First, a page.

;; ANSWER SECTION:
    google.com.             152     IN      A       74.125.226.70
    google.com.             152     IN      A       74.125.226.71
    google.com.             152     IN      A       74.125.226.72
    google.com.             152     IN      A       74.125.226.73
    google.com.             152     IN      A       74.125.226.78
    google.com.             152     IN      A       74.125.226.64
    google.com.             152     IN      A       74.125.226.65
    google.com.             152     IN      A       74.125.226.66
    google.com.             152     IN      A       74.125.226.67
    google.com.             152     IN      A       74.125.226.68
    google.com.             152     IN      A       74.125.226.69

    ;; AUTHORITY SECTION:
    google.com.             253951  IN      NS      ns1.google.com.
    google.com.             253951  IN      NS      ns3.google.com.
    google.com.             253951  IN      NS      ns2.google.com.
    google.com.             253951  IN      NS      ns4.google.com.

    ;; ADDITIONAL SECTION:
    ns1.google.com.         199215  IN      A       216.239.32.10
    ns2.google.com.         112828  IN      A       216.239.34.10
    ns3.google.com.         199396  IN      A       216.239.36.10
    ns4.google.com.         199396  IN      A       216.239.38.10

    ;; Query time: 6 msec
    ;; SERVER: 172.30.3.30#53(172.30.3.30)
    ;; WHEN: Tue Mar 26 12:14:10 2013
    ;; MSG SIZE  rcvd: 351

The problem is that we are trying to whitelist this ip into our firewall and we can't do it correctly because we never which ip is the right one.

How does this domain name works?

Thanks

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1 Answer

up vote 1 down vote accepted

The nameserver of verisign.net. load-balancing system only provides a single IP-address for crl.verisign.net., with a TTL (time-to-live) of 1 (1 second), thus causing your recursive resolver to always perform subsequent requests to the authoritative server when a subsequent resolution is requested.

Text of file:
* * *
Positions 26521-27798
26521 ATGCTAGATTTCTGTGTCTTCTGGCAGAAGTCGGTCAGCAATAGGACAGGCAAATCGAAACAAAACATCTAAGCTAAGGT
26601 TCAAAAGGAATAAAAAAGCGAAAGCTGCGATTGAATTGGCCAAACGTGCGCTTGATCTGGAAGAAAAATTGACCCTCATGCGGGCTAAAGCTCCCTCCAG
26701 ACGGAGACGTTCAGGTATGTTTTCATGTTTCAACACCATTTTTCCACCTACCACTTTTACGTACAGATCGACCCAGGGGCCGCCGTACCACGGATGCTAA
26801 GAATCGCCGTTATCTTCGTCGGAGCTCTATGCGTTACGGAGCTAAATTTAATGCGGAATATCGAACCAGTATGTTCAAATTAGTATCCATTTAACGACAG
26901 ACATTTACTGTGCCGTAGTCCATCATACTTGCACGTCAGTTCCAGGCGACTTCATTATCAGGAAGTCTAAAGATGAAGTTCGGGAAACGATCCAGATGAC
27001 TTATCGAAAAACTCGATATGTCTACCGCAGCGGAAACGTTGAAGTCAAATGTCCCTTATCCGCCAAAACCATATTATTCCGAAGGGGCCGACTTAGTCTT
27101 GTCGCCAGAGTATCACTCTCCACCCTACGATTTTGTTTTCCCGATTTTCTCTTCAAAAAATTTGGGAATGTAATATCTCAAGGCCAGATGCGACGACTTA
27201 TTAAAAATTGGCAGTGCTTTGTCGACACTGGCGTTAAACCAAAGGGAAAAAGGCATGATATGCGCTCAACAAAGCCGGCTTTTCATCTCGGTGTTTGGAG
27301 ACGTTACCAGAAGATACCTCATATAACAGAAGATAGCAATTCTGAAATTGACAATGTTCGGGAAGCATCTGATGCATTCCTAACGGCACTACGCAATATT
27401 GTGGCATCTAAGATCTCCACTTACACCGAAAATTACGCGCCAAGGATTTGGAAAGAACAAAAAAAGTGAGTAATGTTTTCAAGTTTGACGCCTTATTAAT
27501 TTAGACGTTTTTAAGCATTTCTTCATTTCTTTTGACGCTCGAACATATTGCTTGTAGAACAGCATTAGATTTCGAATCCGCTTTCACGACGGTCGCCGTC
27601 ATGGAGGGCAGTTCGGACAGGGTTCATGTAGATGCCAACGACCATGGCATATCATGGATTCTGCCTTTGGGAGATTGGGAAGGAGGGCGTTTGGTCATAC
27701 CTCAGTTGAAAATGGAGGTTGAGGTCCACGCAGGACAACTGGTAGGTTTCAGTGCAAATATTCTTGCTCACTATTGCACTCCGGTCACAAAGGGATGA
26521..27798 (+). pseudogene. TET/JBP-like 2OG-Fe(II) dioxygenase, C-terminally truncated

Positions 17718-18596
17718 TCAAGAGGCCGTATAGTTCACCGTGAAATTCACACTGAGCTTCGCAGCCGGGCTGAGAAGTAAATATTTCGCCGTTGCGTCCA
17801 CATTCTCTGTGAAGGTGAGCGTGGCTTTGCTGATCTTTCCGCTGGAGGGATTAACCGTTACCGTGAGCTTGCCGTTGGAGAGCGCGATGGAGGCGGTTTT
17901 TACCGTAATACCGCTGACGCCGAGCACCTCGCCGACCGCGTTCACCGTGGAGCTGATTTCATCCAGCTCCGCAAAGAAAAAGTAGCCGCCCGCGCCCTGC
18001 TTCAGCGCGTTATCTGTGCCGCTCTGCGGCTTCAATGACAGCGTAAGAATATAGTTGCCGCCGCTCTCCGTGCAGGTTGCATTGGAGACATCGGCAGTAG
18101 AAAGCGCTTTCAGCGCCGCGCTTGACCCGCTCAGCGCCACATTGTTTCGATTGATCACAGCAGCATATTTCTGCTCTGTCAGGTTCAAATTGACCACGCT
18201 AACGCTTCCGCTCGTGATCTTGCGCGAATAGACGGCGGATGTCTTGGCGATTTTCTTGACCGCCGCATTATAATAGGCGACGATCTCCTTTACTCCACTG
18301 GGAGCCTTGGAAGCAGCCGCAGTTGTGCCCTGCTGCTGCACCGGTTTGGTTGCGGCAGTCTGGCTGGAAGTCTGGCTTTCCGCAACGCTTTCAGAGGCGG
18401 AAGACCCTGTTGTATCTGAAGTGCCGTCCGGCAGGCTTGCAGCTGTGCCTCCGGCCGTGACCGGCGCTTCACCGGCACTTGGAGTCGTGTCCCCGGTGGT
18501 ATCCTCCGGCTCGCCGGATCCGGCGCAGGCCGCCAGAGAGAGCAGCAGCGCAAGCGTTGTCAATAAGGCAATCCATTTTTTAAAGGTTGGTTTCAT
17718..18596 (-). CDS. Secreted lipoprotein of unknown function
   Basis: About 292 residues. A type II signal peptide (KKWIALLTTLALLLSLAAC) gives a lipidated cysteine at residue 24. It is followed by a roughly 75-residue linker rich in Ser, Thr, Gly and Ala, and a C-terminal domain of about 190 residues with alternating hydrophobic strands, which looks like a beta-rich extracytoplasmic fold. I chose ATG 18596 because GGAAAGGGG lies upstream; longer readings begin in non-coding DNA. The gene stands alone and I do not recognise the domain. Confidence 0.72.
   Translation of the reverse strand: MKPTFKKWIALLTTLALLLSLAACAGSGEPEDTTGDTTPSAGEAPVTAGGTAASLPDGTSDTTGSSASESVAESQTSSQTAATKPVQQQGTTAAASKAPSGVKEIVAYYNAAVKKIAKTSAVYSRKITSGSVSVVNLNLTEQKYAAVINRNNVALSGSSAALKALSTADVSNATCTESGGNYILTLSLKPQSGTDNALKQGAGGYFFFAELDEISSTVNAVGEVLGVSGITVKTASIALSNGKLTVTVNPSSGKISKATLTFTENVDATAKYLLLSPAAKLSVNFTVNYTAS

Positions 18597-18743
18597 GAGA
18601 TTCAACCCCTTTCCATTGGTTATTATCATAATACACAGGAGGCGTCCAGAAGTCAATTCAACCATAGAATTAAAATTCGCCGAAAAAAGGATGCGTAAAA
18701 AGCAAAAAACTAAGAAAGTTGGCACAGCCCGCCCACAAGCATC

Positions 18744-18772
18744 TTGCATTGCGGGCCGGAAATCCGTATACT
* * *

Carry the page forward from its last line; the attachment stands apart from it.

You thus can't know all IP-addresses of crl.verisign.net., since, unlike in Google's case, only one is provided at any given time. The best guess would be to whois one of the addresses, and see which network it belongs to, and, potentially, if all other addresses are from the same network, and the network is not overly big (a subjective notion), then maybe whitelist the whole network (especially if the firewall rule is only for a certain rather unique service or port combination).

% whois 199.7.59.190
…
NetRange:       199.7.48.0 - 199.7.63.255
CIDR:           199.7.48.0/20
OriginAS:
NetName:        VGRSGTLD-15
…

However, in general, such whitelisting, where you manually determine the IP-addresses that you have to whitelist, is doomed as a very fragile exercise, since the other party has no clue of such whitelisting on your part, and may, at any moment, change their configuration, resulting in a required update of the rules on your firewall.

Your best bet would be to email someone at verisign.net., and ask them whether you could whitelist their service in a firewall, and which IP-addresses or networks are guaranteed to do the job.